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What are the tax benefits of saving for a pension?


This guide runs through the basic facts and figures associated with a run-of-the mill pension and looks at what other options are available.


A pension is an investment proposition that allows you to build up long-term savings with a number of tax advantages.

ALT_TAGFor a start, you do not pay income tax on the part of your salary you contribute to your pension.

For example, if you earn £50,000 more than the annual earnings exemption – the amount the government lets you earn before it starts to tax you – and you pay £5,000 into your pension in a certain year, you will only pay tax on £45,000, not on £50,000.

You can invest up to the value of your annual salary on such a basis, with a limit of £50,000, although this is coming down to £40,000 in April. If you wish to invest more than this, you have to pay tax at your usual rate on the excess.

Once the money has been invested in a pension scheme, any gains that the investment makes and any income it generates are also tax-free.

There is, of course, a catch. When you eventually start to draw down your pension, the Government will tax you. Although the income is tax-free on the way in, it is not on the way out.

Although it may seem like the Government is taking with one hand what it has given with the other, there is a benefit to this process.

It is possible that whatever you earn now will be taxed at a higher rate than it will be when you retire, as you are unlikely to be able to save enough to produce an income equivalent to your current salary.

In that case, rather than paying tax on your contributions at the higher rate – currently 40 per cent – you could end up paying it at the basic rate of just 20 per cent.

As there are higher tax thresholds for people over 65, you will also be taxed on less of the money than if you simply put it into your bank account. This benefit will be felt even by basic-rate taxpayers.



What about if I want to get the money out earlier?

On top of this, if you wait until you are 55, you can draw down 25 per cent of your pension fund in a tax-free lump sum, although you will of course be reducing the amount available to you when you retire, and any gains the money would have made had you left it invested for longer.

There is a lifetime limit of £1,500,000 (£1,250,000 from 2014) on contributions you can make to your pension, and this is taxed heavily when you draw the money down. However, this won’t be relevant to the vast majority of people.


What is automatic enrolment?

Under reforms carried out by the current Government, all companies will be required to offer a pension to their employees, although workers will be able to opt out if they choose.

This is being introduced in stages, with the largest companies the first to be required to offer the schemes. Many companies have been doing so for years already.

The minimum salary contribution has been fixed at 8 per cent, with a minimum of 3 per cent to be paid by the employee, 1 per cent by the state in the form of tax relief, and the remaining 4 per cent by the employer.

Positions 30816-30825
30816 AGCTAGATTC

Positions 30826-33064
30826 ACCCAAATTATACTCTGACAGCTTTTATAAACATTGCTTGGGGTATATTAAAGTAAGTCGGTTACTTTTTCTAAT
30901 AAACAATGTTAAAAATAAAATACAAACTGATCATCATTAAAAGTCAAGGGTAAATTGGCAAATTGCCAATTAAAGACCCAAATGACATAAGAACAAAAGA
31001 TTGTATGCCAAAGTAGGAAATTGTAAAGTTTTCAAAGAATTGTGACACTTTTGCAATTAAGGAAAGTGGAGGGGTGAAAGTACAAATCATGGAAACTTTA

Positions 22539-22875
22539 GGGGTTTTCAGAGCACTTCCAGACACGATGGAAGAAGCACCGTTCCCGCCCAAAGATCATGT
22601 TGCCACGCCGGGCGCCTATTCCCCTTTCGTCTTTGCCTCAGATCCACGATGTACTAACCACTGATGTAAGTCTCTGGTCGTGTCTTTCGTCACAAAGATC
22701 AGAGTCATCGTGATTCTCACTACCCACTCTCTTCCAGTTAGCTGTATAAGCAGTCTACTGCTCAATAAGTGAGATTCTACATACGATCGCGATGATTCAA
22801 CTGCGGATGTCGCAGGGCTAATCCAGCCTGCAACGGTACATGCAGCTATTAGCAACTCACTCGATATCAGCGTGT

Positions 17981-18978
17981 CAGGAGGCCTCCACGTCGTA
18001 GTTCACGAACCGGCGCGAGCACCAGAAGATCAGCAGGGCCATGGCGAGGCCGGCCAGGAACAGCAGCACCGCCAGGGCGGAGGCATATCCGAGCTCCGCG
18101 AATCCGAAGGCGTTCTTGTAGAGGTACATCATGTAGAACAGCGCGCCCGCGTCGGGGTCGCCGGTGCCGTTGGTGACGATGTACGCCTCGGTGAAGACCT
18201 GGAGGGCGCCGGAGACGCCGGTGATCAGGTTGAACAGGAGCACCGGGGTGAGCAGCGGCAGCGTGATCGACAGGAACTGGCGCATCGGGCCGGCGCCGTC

However, the average employer contribution is currently 6 per cent, and these extra contributions are the key advantage of such schemes.

It is possible to make extra contributions to your pension in lieu of taking salary, although it is the employer’s choice whether it chooses to match these.


Is it any better than an ISA?

Some people may be tempted to invest in an ISA rather than a pension. The investment has similar tax breaks on internal gains, although without the tax relief on the way in.

An ISA is more flexible as it allows you to withdraw your money whenever you like.

However, if your employer is offering to contribute to a pension scheme, you should consider these extra contributions before you turn it down. Your ISA would have to do very well to make more than the extra contributions of your employer.


What is a SIPP?


A self-invested personal pension (SIPP) is a type of product that is less restricted in terms of what it can invest in and one that is becoming quite popular.

Whereas a traditional pension may use a limited range of funds from the stable of the pension provider itself, a SIPP is not limited in this way.

This is useful for two main reasons: firstly because your pension provider may not be the best fund manager out there and secondly because if you have a limited range of funds, then you cannot switch if one starts to underperform.

However, this option may not be offered by your employer’s scheme – at least while you are at that company.

Your employer chooses the scheme it pays contributions into. SIPPs are starting to become as popular for employer schemes as they are for private pensions, but whether your employer is happy to pay into a SIPP is up to them.

Once you leave that employer you can move your pension into a SIPP if you wish.

The main drawback to these schemes is that they require a lot more effort to manage. You are responsible for fund selection, meaning that taking your eye off the ball is not an option.

Data provided by FE. Care has been taken to ensure that the information is correct, but FE neither warrants, represents nor guarantees the contents of information, nor does it accept any responsibility for errors, inaccuracies, omissions or any inconsistencies herein. Past performance does not predict future performance, it should not be the main or sole reason for making an investment decision. The value of investments and any income from them can fall as well as rise.

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